November 2013 EBJ (Issue 80) - In 2005, my brother Scott, who many consider the luckiest guy they’ve ever met, drew an archery bull tag in the Valles Caldera of New Mexico. In 2007 he drew an archery bull tag in southeastern Washington that was showcased in the Eastmans’ Bowhunting Journal and Steve Chappell’s Extreme Bulls video. And in 2009 he drew the same tag again!
Of course, I was at his side during all of those hunts, drooling over big bulls and fueling my own desire to draw a coveted bull tag for any state. My wishes came true in 2010 when I notched my tag on a 315-inch Gila bull in New Mexico. Scott was able to start paying me back as he packed all the meat out on that hunt.
When the 2012 draw results came out, Scott and I were on a job together (yep; we work together and hunt together.) As Scott checked the draw results on his smartphone and saw the word successful, we both erupted. I just can’t explain the feeling, but those of you who have been lucky enough to draw know what I’m talking about!
After the initial excitement, a sense of relief washed over me that I had finally drawn this coveted tag in southeastern Washington. I felt like it was possibly a once-in-a-lifetime tag, so I wanted a once in a lifetime experience. The best way to make that happen was to call mule packer Dave Waldron with Western Life Outfitters.
Scott and Dave have gotten to know each other real well over the years and Scott even guided for him on a few occasions. We agreed on a starting date in the middle of the season and staying until the last day if need be. We knew the bulls would have their cows and be herded up, but they should be bugling heavily. The rest of summer flew by; it was a blur of work, bow shooting, hiking, training, planning and family campouts.
Our ride to camp was mostly uneventful. That afternoon we went out to check my trail cam and were disappointed, as the battery had gone dead after taking many wind-related pictures. We did manage to get a bull talking and messed around with a few elk before heading back to camp at dark.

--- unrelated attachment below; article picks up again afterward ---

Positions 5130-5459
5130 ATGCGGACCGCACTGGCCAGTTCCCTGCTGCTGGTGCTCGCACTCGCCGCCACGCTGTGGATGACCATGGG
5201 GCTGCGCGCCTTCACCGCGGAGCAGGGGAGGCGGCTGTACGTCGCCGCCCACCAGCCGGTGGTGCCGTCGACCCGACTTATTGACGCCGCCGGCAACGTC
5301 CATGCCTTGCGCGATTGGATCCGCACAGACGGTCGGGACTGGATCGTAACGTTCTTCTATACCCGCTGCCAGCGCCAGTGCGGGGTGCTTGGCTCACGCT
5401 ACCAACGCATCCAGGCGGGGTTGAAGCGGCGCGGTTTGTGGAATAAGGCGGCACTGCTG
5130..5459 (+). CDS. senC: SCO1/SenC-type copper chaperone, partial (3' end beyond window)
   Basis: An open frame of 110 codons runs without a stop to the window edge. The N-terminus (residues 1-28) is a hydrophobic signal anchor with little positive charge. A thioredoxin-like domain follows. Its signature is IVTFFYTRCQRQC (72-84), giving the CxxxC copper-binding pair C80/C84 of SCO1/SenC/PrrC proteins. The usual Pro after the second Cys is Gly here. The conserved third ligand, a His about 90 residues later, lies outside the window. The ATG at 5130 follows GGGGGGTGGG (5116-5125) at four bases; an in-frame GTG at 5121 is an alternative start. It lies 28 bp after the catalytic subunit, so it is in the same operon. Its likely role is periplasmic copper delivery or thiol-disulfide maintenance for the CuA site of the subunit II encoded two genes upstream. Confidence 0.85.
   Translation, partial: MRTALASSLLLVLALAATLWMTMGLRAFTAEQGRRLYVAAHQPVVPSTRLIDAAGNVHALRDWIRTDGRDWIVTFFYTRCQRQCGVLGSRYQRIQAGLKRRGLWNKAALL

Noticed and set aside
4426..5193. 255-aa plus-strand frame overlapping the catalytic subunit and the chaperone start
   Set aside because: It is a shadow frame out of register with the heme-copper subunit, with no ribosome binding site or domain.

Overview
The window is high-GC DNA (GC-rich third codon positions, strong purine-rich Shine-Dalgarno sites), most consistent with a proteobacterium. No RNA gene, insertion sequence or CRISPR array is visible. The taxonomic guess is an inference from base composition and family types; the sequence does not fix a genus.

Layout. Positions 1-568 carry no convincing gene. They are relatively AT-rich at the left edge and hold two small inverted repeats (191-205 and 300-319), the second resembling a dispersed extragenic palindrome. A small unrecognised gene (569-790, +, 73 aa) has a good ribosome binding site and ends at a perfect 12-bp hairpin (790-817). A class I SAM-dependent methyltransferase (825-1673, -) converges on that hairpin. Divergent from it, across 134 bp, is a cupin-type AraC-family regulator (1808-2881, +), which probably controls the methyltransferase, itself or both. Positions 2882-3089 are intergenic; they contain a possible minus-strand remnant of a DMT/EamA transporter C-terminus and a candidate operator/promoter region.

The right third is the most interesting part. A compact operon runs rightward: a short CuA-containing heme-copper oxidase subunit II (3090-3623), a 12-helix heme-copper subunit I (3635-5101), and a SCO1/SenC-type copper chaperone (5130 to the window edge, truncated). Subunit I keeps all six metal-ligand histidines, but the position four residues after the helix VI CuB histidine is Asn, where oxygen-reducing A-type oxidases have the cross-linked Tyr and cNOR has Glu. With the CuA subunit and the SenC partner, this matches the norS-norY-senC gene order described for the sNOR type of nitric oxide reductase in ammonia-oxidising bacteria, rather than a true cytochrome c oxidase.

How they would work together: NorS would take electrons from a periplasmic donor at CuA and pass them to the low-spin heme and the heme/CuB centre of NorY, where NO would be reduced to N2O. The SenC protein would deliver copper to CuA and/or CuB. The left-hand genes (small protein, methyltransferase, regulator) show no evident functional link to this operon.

The next few days were brutal. The elk schooled us, plain and simple. We got sucked down into nasty holes, chased bugles back and forth and up and down. We blew elk out when we didn’t think any elk were around, moved quickly when we should have been patient, were patient when we should have been quick, got stuck in a blowdown shin tangle in the dark – any of this sound familiar?
By the fifth day we were beat and I was starting to feel a little defeated. We decided that because Emmett had to leave that day we would take it easy and go out on a morning hunt in an area where he could just drop off a ridge down to the trail. While we were walking down the trail in the dark we ran into a couple guys that we met earlier in the hunt. I was impressed, as they had been up there pounding the ground since opening day. They were in there fifties and every day they hit it hard trying to notch their tags on a bull. They told us they were planning to hunt one certain ridge, which just so happened to be the one we were headed for. We volunteered to go up the trail farther and give them some elbow room.
For a full account of Jeff's adventure, go to page 14 in the November/December 2013 issue of Eastmans' Bowhunting Journal.